Half-time figures from Booker suggest the cash and carry chain is not after all faring too badly in the fierce price war engulfing the grocery business.
The stock market's recent fall from favour has devastated many share prices. Booker, with the added discomfort of cut-throat supermarket competition, has suffered a traumatic experience, with its shares crashing from a 176.6p peak in March to, at one time, around 115p. As I write the price is 126.5p.
But the crash has not robbed the group of the distinction of being the best performer in the No Pain, No Gain portfolio. After all, it was recruited at 24.5p in January 2009. And Booker has managed to reward shareholders with quite generous dividend distributions and, in its last financial year, the addition of a 3.5p-a-share special payment.
With a cash hoard of £107.2m at the interim stage the group is promising a "similar amount" of bonus next year. Of course when I produce the quarterly portfolio performance calculations, the dividend and any special payments (as well as dealing costs) are ignored. Sometimes I wish I had included such items from the start, as the cash handouts of many constituents would have improved the portfolio's paper gain quite dramatically.
Still, I should add that I remain a traditional investor, willing to incur the cost of collecting share certificates and dealing via the telephone.
This time around Booker is raising the interim dividend by 16 per cent to 0.52p a share. Sales, as we already knew from an earlier update, improved by 1.9 per cent. Excluding a £7m special inflow last year, pre-tax profits rose 16 per cent, but after stripping out exceptional items, profits were £67.4m compared with £65.1m.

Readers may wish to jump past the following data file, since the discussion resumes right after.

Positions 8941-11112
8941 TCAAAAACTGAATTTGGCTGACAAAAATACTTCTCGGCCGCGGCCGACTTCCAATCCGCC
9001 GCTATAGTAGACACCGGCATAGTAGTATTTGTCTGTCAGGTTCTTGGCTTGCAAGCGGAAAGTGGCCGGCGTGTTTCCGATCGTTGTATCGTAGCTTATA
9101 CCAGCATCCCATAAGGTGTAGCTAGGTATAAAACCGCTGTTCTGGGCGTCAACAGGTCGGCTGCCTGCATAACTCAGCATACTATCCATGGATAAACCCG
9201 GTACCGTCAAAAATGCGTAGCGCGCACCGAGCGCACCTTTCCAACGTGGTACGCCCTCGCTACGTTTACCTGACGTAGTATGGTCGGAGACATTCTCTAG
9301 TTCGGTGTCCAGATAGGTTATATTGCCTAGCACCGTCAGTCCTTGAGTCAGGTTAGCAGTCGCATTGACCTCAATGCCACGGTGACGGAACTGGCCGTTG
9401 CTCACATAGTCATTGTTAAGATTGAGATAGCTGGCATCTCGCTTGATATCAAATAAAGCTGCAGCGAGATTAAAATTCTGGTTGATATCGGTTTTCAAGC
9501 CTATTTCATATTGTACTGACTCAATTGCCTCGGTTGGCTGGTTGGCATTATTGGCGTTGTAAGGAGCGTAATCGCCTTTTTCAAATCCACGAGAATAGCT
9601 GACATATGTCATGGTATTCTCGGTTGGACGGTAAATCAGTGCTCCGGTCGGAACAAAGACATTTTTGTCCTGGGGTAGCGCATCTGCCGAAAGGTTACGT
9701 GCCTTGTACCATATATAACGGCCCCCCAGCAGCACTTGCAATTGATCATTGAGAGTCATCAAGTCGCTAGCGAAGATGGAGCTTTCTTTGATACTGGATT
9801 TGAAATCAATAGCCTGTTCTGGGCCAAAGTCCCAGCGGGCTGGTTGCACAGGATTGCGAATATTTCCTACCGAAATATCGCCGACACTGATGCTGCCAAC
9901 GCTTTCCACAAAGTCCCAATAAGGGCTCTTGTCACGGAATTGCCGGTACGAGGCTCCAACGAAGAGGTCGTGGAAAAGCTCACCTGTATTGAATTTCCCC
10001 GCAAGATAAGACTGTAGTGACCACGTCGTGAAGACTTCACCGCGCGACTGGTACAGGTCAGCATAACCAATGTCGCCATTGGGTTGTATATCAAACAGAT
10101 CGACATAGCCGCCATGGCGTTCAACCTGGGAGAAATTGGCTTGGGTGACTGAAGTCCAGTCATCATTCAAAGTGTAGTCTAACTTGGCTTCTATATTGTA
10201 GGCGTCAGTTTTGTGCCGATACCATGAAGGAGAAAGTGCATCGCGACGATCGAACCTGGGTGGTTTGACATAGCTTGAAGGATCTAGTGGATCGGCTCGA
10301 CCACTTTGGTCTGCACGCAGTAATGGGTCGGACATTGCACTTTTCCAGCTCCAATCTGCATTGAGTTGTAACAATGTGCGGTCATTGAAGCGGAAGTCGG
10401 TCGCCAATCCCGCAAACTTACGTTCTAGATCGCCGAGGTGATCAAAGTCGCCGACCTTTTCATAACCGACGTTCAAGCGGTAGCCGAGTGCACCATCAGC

Trading in the first four weeks of the current half year was ahead of the corresponding period and the group says: "We are on track to deliver an outcome for the financial year in line with our plans and to make progress in a challenging environment."
The plans include increased delivery capacity and opening more independently run discount shops. It now has 15 and is looking, says chairman Richard Rose, to build a 300-strong chain in the next three to four years.
Mears is another portfolio constituent to feel the market's distress. The shares topped 540p at one time but then retreated to 420p. They are now around 450p. The support services group has, however, splashed out £20m in cash for a company called Omega, which provides residential lettings and management services to the social housing market. Omega embraces 1,700 properties and has 24 local authorities and housing associations as customers.
Depending on Omega's performance, up to a further £20m in cash or shares will be handed over. David Miles, Mears' chief executive, says Omega is a "logical extension" to the group's social housing operations, which carry out repairs and maintenance.
In the past year or so Mears, which is also building a home- care division, has made a couple of other acquisitions. Its journey along the takeover trail has captured ILS, a home-care provider, for £22.5m and Morrison Facilities Services, a social housing operation, for £24m.
The takeover of another constituent, Spirit Pub Company, has edged a little closer. Greene King has topped up its proposed offer to around 109p. Talks continue but Spirit seems receptive. A counter-offer remains a possibility.